Peace in Afghanistan not possible until Pakistan halts 'proxy war': Ex- Canadian Envoy

ANI
·3-min read
Former Canadian Ambassador to Afghanistan Chris Alexander
Former Canadian Ambassador to Afghanistan Chris Alexander

Ottawa [Canada], March 15 (ANI): Canada's former ambassador to Afghanistan, Chris Alexander has said that restoring peace in Afghanistan will not be possible until Pakistan halts its "covert proxy war" in the country.

The Canadian diplomat in an interview with Tolo News said that Pakistan's army, particularly the country's powerful military intelligence, the Inter-Services Intelligence (ISI), "equips the Taliban" and sends them to wage war against the Afghan government.

"There will be no peace in Afghanistan unless and until Pakistan stops its covert and now increasing covert proxy war in Afghanistan," he said.

According to the Canadian diplomat, the Taliban speaks on behalf of Pakistan's intelligence agencies.

"If the international community comes together to call out Pakistan's bad behavior in this respect, it's illegal behavior in this respect, things will change very quickly," he added.

In a recently published paper, the former envoy wrote: "Pakistan's military supports the Taliban as part of a national strategy for Afghanistan and Kashmir that Pakistan has pursued consistently since 1947 when Kabul voted against Pakistan's membership in the United Nations."

"Today's conflict is effectively the result of a sustained failure, over nearly three-quarters of a century, to achieve a comprehensive political settlement between Islamabad and Kabul, including with regard to borders... This covert proxy war is waged principally through suicide attacks, planned mass killings of civilians, intimidation and targeted assassinations, as well as information operations aimed at stoking fear in the Afghan population and undermining the credibility of the Afghan government, parliament, media, and other institutions, including its international partners," he added.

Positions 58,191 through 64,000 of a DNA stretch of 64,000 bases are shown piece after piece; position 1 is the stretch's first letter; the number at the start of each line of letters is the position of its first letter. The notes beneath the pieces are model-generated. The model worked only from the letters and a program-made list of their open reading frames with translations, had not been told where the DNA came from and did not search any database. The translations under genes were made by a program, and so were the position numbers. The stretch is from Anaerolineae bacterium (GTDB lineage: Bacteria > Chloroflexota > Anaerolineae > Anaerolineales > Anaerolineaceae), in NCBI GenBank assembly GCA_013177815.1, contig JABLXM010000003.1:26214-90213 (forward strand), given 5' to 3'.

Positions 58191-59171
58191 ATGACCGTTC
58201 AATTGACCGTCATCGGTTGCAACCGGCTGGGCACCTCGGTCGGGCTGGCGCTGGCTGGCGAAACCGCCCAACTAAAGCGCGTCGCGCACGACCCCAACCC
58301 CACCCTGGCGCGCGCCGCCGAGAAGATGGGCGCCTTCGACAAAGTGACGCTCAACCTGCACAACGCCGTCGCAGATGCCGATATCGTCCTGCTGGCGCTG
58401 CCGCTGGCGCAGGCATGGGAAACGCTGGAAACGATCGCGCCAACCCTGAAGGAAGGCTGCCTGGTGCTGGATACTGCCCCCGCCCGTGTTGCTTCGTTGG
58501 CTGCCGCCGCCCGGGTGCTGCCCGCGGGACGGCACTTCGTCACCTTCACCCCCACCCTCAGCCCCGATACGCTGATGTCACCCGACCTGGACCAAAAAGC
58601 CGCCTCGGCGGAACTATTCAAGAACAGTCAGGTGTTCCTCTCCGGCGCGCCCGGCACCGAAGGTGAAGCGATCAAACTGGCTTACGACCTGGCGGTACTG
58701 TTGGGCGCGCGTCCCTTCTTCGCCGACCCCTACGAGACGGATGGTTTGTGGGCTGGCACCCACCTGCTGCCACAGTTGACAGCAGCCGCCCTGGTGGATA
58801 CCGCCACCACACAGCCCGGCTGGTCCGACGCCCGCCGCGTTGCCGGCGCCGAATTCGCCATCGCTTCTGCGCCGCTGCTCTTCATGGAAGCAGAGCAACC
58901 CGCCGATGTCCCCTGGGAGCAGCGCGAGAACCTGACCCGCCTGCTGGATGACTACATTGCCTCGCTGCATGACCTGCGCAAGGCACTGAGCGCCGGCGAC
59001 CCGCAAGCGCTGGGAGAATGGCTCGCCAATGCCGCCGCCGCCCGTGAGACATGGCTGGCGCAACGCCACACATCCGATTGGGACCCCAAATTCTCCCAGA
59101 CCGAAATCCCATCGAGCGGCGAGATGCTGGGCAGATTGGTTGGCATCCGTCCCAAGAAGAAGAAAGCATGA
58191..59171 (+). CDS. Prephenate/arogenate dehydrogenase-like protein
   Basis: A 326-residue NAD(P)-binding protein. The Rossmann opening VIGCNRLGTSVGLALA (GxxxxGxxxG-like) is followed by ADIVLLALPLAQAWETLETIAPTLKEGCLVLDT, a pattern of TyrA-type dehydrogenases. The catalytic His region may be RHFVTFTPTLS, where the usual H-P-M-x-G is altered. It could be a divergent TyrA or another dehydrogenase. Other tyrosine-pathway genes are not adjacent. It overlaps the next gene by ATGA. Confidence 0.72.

Meanwhile, according to Tolo News, Hizb-e-Islami leader Gulbuddin Hekmatyar has traveled to Pakistan on the invitation of senator Siraj ul Haq, the leader of Jamaat-e-Islami, a hardline religious party in Pakistan, and is expected to address supporters of Jamaat-e-Islami in the city of Lahore on Saturday.

At least five Afghan politicians have traveled to Pakistan in less than five months with some of them arguing that Pakistan's approach towards Afghanistan has changed.

Reiterating that several Taliban leaders are based in Pakistan, the Afghan government on Monday said Islamabad is a direct party to the Afghanistan conflict and treating it as a "normal neighbour" would not help the peace process in the war-torn country.

Pakistan has been long blamed for providing support to Taliban terrorists in Afghanistan. It is no secret that scores of top Afghan Taliban leaders are hiding in Pakistan.

In December, a series of videos surfaced showing senior Taliban leaders meeting their followers and Taliban fighters in Pakistan.

In the videos, Taliban deputy leader Mullah Abdul Ghani Baradar, the head of the Taliban political office, was seen holding a briefing with the Taliban cadre on the Afghanistan peace negotiations and acknowledging the presence of the Taliban's top leadership in Pakistan.

In December, former Pakistan senator Afrasiab Khattak said Pakistan is using the Taliban as a "tool" for its dominance in Afghanistan under the pretext of strategic depth.

"They [Pakistan] want dominance in Afghanistan under the pretext of strategic depth and they have pursued this policy. They see the Taliban as a tool for themselves," Khattak said in an interview with TOLO news.

"We can say that their (the Taliban's) approach has changed if they stop violence and say that they will feel the people's pain," Khattak said.

The peace negotiations between Kabul and the Taliban began in the Qatari capital of Doha back in September. In early December, Kabul and the Taliban announced that they had agreed on the framework of the talks, allowing for discussions to now be held on substantive issues. Little progress, however, has so far been made since then. (ANI)